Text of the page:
and the subsequent mass immigration to the United Kingdom
United Kingdom
from the Commonwealth and elsewhere in the world, "the expression and experience of cultural life in Britain has become fragmented and reshaped by the influences of gender, ethnicity, class and region".[135] Furthermore, the United Kingdom's membership of the European Economic Community
European Economic Community
in 1973 eroded the concept of Britishness
Britishness
as distinct from continental Europe.[136][137] As such, since the 1970s "there has been a sense of crisis about what it has meant to be British",[138] exacerbated by growing demands for greater political autonomy for Northern Ireland, Scotland, and Wales.[139] The late 20th century saw major changes to the politics of the United Kingdom with the establishment of devolved national administrations for Northern Ireland, Scotland, and Wales
Wales
following pre-legislative referendums.[140] Calls for greater autonomy for the four countries of the United Kingdom
United Kingdom
had existed since their original union with each other, but gathered pace in the 1960s and 1970s.[139] Devolution
Devolution
has led to "increasingly assertive Scottish, Welsh and Irish national identities",[141] resulting in more diverse cultural expressions of Britishness,[142] or else its outright rejection: Gwynfor Evans, a Welsh nationalist politician active in the late 20th century, rebuffed Britishness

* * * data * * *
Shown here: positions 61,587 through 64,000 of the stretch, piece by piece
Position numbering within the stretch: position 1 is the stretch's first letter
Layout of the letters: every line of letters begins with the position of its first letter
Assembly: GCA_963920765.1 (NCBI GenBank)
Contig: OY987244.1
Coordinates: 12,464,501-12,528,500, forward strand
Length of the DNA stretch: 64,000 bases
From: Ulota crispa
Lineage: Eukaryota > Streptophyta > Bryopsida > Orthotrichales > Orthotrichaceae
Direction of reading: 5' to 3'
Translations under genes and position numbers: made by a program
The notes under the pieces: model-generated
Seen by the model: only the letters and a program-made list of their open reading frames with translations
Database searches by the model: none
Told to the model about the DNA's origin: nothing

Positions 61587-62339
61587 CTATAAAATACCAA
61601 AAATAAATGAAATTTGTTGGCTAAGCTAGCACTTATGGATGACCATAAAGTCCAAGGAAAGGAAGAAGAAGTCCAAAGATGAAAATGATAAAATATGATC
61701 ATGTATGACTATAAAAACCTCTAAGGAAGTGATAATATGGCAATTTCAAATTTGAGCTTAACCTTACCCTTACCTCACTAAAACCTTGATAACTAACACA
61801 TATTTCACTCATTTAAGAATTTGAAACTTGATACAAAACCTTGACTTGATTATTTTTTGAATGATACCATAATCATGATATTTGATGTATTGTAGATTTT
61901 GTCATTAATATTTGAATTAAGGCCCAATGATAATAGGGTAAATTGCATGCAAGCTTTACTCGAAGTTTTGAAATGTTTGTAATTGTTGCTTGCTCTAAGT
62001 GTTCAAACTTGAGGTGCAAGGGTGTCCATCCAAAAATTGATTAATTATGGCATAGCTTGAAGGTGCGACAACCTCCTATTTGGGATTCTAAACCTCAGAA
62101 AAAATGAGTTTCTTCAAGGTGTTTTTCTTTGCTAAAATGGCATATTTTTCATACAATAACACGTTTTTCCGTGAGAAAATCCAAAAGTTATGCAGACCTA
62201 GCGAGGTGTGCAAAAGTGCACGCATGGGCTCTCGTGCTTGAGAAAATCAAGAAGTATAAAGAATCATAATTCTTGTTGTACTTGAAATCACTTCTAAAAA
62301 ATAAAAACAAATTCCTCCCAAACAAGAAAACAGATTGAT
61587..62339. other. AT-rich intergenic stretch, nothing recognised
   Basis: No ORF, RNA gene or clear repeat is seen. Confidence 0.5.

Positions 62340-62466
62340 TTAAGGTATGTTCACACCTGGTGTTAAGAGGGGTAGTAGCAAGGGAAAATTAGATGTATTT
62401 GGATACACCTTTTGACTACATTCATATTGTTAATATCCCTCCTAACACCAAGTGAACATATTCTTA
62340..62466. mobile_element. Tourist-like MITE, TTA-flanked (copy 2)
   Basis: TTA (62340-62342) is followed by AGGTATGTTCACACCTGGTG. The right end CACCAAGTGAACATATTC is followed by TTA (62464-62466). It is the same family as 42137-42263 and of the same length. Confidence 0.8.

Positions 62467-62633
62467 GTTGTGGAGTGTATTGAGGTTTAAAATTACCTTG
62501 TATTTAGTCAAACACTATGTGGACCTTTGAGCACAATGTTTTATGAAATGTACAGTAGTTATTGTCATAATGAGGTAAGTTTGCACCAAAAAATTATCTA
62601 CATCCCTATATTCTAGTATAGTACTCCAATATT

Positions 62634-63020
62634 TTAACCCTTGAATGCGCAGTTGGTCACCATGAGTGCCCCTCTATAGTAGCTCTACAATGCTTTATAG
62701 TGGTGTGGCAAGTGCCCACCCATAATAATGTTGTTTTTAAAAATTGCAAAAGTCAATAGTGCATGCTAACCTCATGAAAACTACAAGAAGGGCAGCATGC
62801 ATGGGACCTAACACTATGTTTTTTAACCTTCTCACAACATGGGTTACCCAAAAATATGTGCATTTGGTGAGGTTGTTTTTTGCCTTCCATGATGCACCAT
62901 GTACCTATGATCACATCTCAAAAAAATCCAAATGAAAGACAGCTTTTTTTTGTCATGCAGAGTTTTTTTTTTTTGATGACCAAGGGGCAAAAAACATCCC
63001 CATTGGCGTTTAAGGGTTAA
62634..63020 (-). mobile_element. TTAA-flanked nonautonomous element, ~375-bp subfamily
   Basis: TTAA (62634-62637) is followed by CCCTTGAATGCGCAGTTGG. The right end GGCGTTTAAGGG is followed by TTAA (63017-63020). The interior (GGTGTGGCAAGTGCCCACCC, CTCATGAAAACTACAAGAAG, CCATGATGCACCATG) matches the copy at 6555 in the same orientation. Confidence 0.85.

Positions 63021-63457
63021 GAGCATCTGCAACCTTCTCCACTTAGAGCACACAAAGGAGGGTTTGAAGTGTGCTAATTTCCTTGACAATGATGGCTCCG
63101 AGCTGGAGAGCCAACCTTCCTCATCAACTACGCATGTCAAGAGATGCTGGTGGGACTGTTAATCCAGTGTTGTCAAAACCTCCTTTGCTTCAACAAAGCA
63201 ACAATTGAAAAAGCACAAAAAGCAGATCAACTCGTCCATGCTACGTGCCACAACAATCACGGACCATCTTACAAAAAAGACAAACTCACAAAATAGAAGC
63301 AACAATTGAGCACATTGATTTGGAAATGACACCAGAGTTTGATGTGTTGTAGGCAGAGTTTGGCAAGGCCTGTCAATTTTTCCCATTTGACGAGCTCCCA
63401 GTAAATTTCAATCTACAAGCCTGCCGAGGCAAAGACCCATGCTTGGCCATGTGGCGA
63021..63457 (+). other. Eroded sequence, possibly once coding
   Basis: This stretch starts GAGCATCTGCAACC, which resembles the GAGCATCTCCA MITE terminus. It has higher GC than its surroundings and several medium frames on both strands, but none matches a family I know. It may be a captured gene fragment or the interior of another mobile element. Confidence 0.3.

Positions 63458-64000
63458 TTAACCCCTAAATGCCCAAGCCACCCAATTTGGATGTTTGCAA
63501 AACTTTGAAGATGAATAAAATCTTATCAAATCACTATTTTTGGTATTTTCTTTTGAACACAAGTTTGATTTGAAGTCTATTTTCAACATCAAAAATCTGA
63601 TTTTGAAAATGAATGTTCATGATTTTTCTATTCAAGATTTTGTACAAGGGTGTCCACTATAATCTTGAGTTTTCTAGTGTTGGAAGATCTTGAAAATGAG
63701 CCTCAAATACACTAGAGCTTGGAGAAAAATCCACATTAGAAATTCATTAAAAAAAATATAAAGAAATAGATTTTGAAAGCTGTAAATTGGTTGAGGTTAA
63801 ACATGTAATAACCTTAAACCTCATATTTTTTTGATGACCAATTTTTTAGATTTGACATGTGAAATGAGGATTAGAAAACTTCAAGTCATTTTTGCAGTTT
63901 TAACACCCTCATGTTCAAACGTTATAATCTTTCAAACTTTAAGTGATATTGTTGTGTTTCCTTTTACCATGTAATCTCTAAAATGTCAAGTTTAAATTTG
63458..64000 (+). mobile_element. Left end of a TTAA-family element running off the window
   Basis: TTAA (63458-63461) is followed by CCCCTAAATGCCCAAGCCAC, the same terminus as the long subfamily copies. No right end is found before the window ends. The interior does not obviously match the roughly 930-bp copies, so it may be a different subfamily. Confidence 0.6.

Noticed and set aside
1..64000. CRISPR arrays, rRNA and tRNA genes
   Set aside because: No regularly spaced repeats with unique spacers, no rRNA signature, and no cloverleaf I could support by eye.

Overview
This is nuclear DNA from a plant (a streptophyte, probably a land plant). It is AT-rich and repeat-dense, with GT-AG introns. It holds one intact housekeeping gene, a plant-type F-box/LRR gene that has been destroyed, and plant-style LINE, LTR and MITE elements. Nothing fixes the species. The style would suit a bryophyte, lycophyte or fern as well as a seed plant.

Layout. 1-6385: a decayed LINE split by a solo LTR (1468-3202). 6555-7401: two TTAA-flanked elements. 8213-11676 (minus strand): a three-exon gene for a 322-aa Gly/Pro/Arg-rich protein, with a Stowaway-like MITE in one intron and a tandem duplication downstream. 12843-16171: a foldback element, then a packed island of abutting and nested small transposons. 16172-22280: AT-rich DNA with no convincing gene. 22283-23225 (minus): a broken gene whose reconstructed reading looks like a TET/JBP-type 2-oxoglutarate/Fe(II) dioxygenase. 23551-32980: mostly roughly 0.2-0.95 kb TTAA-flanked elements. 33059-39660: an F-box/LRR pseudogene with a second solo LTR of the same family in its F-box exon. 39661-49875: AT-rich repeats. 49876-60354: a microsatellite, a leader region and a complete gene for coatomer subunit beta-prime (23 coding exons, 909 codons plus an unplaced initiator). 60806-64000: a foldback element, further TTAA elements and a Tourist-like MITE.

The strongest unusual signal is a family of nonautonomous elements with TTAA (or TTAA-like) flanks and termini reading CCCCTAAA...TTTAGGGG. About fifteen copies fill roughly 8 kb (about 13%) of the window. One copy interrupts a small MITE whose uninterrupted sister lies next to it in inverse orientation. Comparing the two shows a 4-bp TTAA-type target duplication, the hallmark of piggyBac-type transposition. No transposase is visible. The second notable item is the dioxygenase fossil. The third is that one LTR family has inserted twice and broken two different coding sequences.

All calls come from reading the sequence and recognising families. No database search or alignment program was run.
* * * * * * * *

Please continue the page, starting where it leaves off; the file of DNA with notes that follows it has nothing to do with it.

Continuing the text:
Britishness
as "a political synonym for Englishness which extends English culture over the Scots, Welsh and the Irish".[143]

Britons gathered in Whitehall
Whitehall
to hear Winston Churchill's victory speech on 8 May 1945

In 2004 Sir Bernard Crick, political theorist and democratic socialist tasked with developing the life in the United Kingdom
United Kingdom
test said:

Britishness, to me, is an overarching political and legal concept: it signifies allegiance to the laws, government and broad moral and political concepts—like tolerance and freedom of expression—that hold the United Kingdom
United Kingdom
together.[144][145]

Gordon Brown
Gordon Brown
initiated a debate on British identity in 2006.[146] Brown's speech to the Fabian Society's Britishness
Britishness
Conference proposed that British values demand a new constitutional settlement and symbols to represent a modern patriotism, including a new youth community service scheme and a British Day
British Day
to celebrate.[146] One of the central issues identified at the Fabian Society
Fabian Society
conference was how the English identity fits within the framework of a devolved United Kingdom.[146] An expression of Her Majesty's Government's initiative to promote Britishness